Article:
Metal Gear Solid 2: Substance

Metal Gear Solid 2: Substance is the ultimate MGS2 that Xbox fans have been waiting and craving for. The MGS franchise is no longer a Sony exclusive. If you played only MGS back in the day on PSOne, then this is the sequel to get. Not only does it include the original game, but it also features a ton of extras.


The cinematics in Metal Gear Solid 2: Substance are of very high production quality, and the in-game graphics are quite good as well. The overall design is identical to that of the original Metal Gear Solid, but the quality is light years ahead. The game does, however, suffer from noticable slowdown during some scenes which use extensive rain special effects, but it does not affect gameplay. Apparently, these special effects are created on XBOX by emulating PS2 code without any optimization. Speaking of the PS2 version, the XBOX version is virtually identical, with the exception of having less jaggies and a cleaner overall look. Unfortunately, this is another case of a developer not taking full advantage of XBOX's power - thankfully the game had great graphics to start with.


Excellent realtime Dolby Digital 5.1 surround sound provides great sound effects, intense music, and an immersive surround field. This is probably the biggest reason to own the XBOX version over the PS2 version. Many sound effects are recycled from the original Metal Gear Solid to give you a similar feel.


Metal Gear Solid 2: Substance has similar control to the Playstation predecessor Metal Gear Solid. If you read my review for that game, you'd know that I felt Metal Gear Solid's controls were somewhat clumsy. Metal Gear Solid 2 improves on the responsiveness of the controls of the original, and usually you can do what you want to. Still, the game does not approach the level of control we are accustomed to these days in action games. The fact that you still cannot transition between moving, jumping, and shooting fluidly baffles me, as does the still-shoddy wall-sneaking programming. The controls in this game feel very restrictive when compared to that of other recent stealth games, such as Tom Clancy's Splinter Cell.

Metal Gear Solid 2 continues the trend Metal Gear Solid started by offering an immersive story, which though convoluted at times, is still leaps ahead of what most games offer in terms of plot. Unfortunately, in between the movie cutscenes you still must deal with the aforementioned restrictive controls, which bring down the whole experience quite a bit. In essence, a very polished game brought down by an outdated control scheme. Which is basically how I felt about the first Metal Gear Solid - and if you liked the first one, you will like the second one, as the game is strikingly similar, from gameplay to graphic design to sound effects. I sincerely hope Konami does not follow the lead of Capcom, and continue delivering clunky controls in future sequels just to preserve continuity for those who have played MGS before. That out of the way, the gameplay boils down to sneaking around and either avoiding or killing people. The game takes on more of a comic-book style approach than the realistic approach that Splinter Cell takes on, and it succeeds in creating a fictional world with somewhat believable characters. Some may enjoy the storybook-like, fluid, approach Metal Gear Solid 2 takes over the realistic, mission-based approach Tom Clancy's Splinter Cell takes. Comparing the gameplay between the two is also rather difficult, because of the aforementioned control limitations of Metal Gear Solid 2: Substance. I often found myself saying "Damn, if I only I could xyz, I could get past this much easier; I can do that in Splinter Cell, afterall." The gameplay in Metal Gear Solid 2, therefore, is much less interactive than that of Splinter Cell. In essence, Metal Gear Solid 2 seems like you are part of interactive movie, while Splinter Cell makes you feel like you are the movie. Both are quite different, and both are probably worth playing, but more often than not I would die in Metal Gear Solid 2 because of the controls, or lack thereof, not because I simply failed to plan and handle the situation properly, which often leads to death in Splinter Cell. Moving on, MGS2: Substance offers a slew of new missions over the original PS2 MGS2, and allows you to play as Snake, an option many felt was lacking from the original MGS2. That being said, if you've already played through MGS2, I'm not sure the extra goodies in Substance will keep your attention for that long.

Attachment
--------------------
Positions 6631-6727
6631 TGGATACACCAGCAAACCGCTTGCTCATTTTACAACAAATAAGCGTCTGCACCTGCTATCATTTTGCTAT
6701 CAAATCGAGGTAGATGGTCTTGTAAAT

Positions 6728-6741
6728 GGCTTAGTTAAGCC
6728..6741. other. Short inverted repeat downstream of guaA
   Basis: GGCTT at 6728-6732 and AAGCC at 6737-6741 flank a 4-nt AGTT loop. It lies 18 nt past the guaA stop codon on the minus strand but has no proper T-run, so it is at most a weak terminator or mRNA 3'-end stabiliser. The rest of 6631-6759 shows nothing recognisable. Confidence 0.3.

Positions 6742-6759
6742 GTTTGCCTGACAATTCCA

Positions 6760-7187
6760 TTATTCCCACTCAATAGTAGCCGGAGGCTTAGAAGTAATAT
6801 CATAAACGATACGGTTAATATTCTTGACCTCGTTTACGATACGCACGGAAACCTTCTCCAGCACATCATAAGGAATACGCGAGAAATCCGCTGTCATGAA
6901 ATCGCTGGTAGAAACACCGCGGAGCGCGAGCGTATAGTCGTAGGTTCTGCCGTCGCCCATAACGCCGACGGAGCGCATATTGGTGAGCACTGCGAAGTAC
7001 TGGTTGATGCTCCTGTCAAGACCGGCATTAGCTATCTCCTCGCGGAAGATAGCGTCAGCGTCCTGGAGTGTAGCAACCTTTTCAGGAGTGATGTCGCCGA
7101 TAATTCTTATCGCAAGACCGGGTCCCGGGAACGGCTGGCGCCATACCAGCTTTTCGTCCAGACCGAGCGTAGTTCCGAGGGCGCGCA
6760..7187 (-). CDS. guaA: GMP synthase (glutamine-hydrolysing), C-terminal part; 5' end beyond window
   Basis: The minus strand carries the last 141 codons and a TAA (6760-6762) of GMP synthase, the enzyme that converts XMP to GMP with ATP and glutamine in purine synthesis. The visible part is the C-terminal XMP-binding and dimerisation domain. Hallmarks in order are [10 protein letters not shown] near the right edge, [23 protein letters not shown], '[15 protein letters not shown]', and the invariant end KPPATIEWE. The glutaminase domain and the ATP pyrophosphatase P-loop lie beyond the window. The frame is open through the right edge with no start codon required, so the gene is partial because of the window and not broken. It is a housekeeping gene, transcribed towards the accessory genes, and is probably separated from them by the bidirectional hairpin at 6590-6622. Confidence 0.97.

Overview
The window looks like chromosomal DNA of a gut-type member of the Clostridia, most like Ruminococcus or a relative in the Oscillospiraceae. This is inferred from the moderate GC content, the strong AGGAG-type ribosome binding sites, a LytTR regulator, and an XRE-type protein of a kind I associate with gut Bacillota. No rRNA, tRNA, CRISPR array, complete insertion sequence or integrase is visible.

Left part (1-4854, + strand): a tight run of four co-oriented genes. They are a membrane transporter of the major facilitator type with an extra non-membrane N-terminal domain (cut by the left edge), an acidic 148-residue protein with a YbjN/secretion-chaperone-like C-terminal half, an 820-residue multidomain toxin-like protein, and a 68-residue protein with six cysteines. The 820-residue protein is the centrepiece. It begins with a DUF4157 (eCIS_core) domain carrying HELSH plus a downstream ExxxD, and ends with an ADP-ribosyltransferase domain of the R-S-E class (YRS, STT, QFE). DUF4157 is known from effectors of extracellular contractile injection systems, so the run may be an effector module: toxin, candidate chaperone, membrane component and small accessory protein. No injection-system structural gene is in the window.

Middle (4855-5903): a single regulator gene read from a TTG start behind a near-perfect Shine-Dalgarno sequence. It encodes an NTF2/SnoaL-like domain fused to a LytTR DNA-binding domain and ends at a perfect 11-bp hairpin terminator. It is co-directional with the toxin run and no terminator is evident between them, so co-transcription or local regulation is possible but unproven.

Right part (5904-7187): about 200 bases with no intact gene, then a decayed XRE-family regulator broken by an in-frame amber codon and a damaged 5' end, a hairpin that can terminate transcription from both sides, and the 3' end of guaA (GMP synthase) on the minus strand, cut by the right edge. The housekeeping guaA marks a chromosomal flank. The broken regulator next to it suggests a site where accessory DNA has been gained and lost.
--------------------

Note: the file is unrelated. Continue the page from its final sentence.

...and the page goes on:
Bottom Line:

While the graphics, sound, and overall immersion factor of Metal Gear Solid 2: Substance are impressive, on the whole I felt that the game could have been better, simply by offering less clunky controls. I hate to keep using Splinter Cell as a reference, but honestly it just does the genre better. However, if you are more into plot-thick games with continuous flow, than realistic mission-based games, you might want to give Metal Gear Solid 2: Substance a spin. And, if you are a fan of the Metal Gear series, MGS2: Substance offers the best version of the game, due to its noticably cleaner graphics and realtime DD5.1 surround sound.

-Pete Calderwood